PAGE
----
provide insights into the physical nature of a variety of planets in other solar systems complimenting radial
velocity (RV) and astrometric planet searches. It will detect and characterize the atmospheres of planets
identified by radial velocity surveys, determine orbital inclinations and masses, characterize the
atmospheres around A and F type stars which cannot be found with RV techniques, and observe the inner
spatial structure and colors of debris disks. EPIC has a proposed launch date of 2012 to heliocentric Earth
trailing drift-away orbit, with a 3 year mission lifetime (5 year goal), and will revisit planets at least three
times at intervals of 9 months. The robust mission design is simple and flexible ensuring mission success
while minimizing cost and risk. The science payload consists of a heritage optical telescope assembly
(OTA), and visible nulling coronagraph (VNC) instrument. The instrument achieves a contrast ratio of 109
over a 4.84 arcsecond field-of-view with an unprecedented inner working angle of 0.14 arcseconds over the
spectral range of 440-880 nm, with spectral resolutions from 10 - 150. The telescope is a 1.5 meter offaxis
Cassegrain with an OTA wavefront error of λ/9, which when coupled to the VNC greatly reduces the
requirements on the large scale optics, compressing them to stability requirements within the relatively
compact VNC optical chain. The VNC features two integrated modular nullers, a spatial filter array (SFA),
and an E2V-L3 photon counting CCD. Direct null control is accomplished from the science focal
mitigating against complex wavefront and amplitude sensing and control strategies.
The CorECam Instrument Concept Study (ICS) addressed the requirements and science program for the
Terrestrial Planet Finder Coronagraph's (TPF-C) primary camera. CorECam provides a simple interface to
TPF-C's Starlight Suppression System (SSS) which would be provided by the TPF-C Program, and
comprises camera modules providing visible, and near-infrared (NIR) camera focal plane imaging. In its
primary operating mode, CorECam will conduct the core science program of TPF-C, detecting terrestrial
planets at visible wavelengths. CorECam additionally provides the imaging capabilities to characterize
terrestrial planets, and conduct an extended science program focused on investigating the nature of the
exosolar systems in which terrestrial planets are detected. In order to evaluate the performance of CorECam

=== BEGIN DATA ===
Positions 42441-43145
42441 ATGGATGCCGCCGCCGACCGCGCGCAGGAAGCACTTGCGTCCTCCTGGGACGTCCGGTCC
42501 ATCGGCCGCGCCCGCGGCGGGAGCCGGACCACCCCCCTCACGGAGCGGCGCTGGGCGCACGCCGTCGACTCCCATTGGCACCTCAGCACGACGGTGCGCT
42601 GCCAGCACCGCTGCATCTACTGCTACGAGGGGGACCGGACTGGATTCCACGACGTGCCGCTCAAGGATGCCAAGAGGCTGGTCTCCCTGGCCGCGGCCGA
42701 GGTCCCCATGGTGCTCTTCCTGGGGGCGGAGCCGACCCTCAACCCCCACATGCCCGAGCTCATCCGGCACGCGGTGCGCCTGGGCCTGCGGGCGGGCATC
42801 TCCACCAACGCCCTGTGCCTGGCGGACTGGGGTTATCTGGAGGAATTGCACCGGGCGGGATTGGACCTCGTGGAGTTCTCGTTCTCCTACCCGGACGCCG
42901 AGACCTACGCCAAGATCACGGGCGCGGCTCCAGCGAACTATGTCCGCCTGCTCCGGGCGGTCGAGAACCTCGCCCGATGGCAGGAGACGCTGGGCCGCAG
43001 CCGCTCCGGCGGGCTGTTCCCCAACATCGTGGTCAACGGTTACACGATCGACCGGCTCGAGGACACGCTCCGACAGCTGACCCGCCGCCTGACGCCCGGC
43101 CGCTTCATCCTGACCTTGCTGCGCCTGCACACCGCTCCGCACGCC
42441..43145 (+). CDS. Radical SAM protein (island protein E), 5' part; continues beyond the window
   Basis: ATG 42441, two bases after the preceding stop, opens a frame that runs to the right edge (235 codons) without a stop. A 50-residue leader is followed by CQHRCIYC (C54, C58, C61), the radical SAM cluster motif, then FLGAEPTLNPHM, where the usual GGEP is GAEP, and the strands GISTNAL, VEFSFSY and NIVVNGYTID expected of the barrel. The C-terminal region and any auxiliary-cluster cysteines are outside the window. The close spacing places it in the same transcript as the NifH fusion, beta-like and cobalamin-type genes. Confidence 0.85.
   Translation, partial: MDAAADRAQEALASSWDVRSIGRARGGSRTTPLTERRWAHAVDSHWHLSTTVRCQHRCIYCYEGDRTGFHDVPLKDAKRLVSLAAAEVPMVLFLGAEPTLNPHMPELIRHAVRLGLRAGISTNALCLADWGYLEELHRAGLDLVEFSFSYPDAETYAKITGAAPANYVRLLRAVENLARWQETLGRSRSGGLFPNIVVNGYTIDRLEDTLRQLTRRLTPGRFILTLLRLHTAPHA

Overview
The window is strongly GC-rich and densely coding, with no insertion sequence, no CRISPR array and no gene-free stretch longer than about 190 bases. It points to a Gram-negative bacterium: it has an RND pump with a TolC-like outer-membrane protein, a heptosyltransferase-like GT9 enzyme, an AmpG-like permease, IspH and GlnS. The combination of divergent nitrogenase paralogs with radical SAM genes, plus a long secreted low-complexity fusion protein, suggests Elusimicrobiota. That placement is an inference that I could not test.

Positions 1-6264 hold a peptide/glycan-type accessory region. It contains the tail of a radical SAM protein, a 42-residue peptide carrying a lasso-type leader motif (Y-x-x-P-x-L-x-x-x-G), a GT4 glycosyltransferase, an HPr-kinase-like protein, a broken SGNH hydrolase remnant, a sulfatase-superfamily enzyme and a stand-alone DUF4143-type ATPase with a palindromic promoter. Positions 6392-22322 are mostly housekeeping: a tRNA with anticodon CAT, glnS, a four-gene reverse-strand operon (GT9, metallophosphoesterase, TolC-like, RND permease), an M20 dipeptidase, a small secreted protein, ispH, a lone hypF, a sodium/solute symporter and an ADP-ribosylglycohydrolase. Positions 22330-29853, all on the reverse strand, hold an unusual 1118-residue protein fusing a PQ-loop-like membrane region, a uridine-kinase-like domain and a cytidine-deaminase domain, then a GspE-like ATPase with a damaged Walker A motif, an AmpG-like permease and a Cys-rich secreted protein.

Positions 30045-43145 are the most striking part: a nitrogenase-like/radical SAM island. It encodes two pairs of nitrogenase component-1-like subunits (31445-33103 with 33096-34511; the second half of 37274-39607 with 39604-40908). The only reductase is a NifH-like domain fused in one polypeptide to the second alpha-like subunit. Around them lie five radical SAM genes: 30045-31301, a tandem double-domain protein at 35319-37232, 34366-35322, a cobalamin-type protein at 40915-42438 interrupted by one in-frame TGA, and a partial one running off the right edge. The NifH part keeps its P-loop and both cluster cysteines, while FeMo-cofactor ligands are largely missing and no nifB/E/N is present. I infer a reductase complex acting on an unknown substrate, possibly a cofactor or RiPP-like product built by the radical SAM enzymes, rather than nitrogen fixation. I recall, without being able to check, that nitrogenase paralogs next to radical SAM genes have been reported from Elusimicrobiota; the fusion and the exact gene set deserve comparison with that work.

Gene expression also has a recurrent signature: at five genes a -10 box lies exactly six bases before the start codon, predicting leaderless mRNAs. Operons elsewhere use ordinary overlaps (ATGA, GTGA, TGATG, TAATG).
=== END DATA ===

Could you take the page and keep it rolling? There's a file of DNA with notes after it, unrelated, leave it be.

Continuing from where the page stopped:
we developed a comprehensive, end-to-end model using OSCAR which has provided a number of key
conclusions on the robustness of the TPF-C baseline design, and allows investigation of alternative
techniques for wavefront sensing and control. CorECam recommends photon counting detectors be
baselined for imaging with TPF-C since they provide mitigations against the background radiation
environment, improved sensitivity and facilitate alternative WFSC approaches.
Smithsonian Astrophysical Observatory (SAO) has set up a program to study coronagraphic techniques. The program consists of the development of new fabrication methods of occulter masks, characterization of the manufactured masks, and application of the masks to study speckle reduction technique. Our occulter mask fabrication development utilizes a focused ion beam system to directly shape mask profiles from absorber material. Initial milling trials show that we can shape nearly Gaussian-shaped mask profiles. Part of this development is the characterization of absorber materials, poly(methyl methacrylate) doped with light-stable chromophores. For the characterization of the masks we have built a mask scanner enabling us to scan the transmission function of occulter masks. The real mask transmission profile is retrieved applying the maximum entropy method to deconvolve the mask transmission function from the beam profile of the test laser. Finally, our test bed for studying coronagraphic techniques is nearing completion. The optical setup is currently configured as a classical coronagraph and can easily be re-configured for studying speckle reduction techniques. The development of the test bed control software is under way. This paper we will give an update of the status of the individual program elements.